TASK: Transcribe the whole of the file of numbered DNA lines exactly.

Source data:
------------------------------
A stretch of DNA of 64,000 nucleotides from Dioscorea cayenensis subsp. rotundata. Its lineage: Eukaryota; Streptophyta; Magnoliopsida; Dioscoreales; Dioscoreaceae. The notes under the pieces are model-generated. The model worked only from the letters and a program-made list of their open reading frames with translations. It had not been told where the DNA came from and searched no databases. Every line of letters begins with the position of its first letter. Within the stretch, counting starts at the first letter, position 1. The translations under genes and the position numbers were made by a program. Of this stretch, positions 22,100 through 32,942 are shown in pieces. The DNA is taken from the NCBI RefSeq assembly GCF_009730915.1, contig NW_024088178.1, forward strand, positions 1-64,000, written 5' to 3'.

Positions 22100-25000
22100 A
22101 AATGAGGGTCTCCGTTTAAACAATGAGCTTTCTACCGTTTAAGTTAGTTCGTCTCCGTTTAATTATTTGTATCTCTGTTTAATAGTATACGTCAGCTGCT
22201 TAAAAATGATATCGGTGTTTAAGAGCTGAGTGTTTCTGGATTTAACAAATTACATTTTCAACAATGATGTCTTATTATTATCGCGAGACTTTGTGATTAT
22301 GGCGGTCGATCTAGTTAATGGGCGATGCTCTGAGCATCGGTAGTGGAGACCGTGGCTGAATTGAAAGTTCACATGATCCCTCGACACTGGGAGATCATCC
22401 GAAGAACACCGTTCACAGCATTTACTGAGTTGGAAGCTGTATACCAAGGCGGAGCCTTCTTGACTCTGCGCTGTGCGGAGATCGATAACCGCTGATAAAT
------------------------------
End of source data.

A stretch of DNA of 64,000 nucleotides from Dioscorea cayenensis subsp. rotundata. Its lineage: Eukaryota; Streptophyta; Magnoliopsida; Dioscoreales; Dioscoreaceae. The notes under the pieces are model-generated. The model worked only from the letters and a program-made list of their open reading frames with translations. It had not been told where the DNA came from and searched no databases. Every line of letters begins with the position of its first letter. Within the stretch, counting starts at the first letter, position 1. The translations under genes and the position numbers were made by a program. Of this stretch, positions 22,100 through 32,942 are shown in pieces. The DNA is taken from the NCBI RefSeq assembly GCF_009730915.1, contig NW_024088178.1, forward strand, positions 1-64,000, written 5' to 3'.

Positions 22100-25000
22100 A
22101 AATGAGGGTCTCCGTTTAAACAATGAGCTTTCTACCGTTTAAGTTAGTTCGTCTCCGTTTAATTATTTGTATCTCTGTTTAATAGTATACGTCAGCTGCT
22201 TAAAAATGATATCGGTGTTTAAGAGCTGAGTGTTTCTGGATTTAACAAATTACATTTTCAACAATGATGTCTTATTATTATCGCGAGACTTTGTGATTAT
22301 GGCGGTCGATCTAGTTAATGGGCGATGCTCTGAGCATCGGTAGTGGAGACCGTGGCTGAATTGAAAGTTCACATGATCCCTCGACACTGGGAGATCATCC
22401 GAAGAACACCGTTCACAGCATTTACTGAGTTGGAAGCTGTATACCAAGGCGGAGCCTTCTTGACTCTGCGCTGTGCGGAGATCGATAACCGCTGATAAAT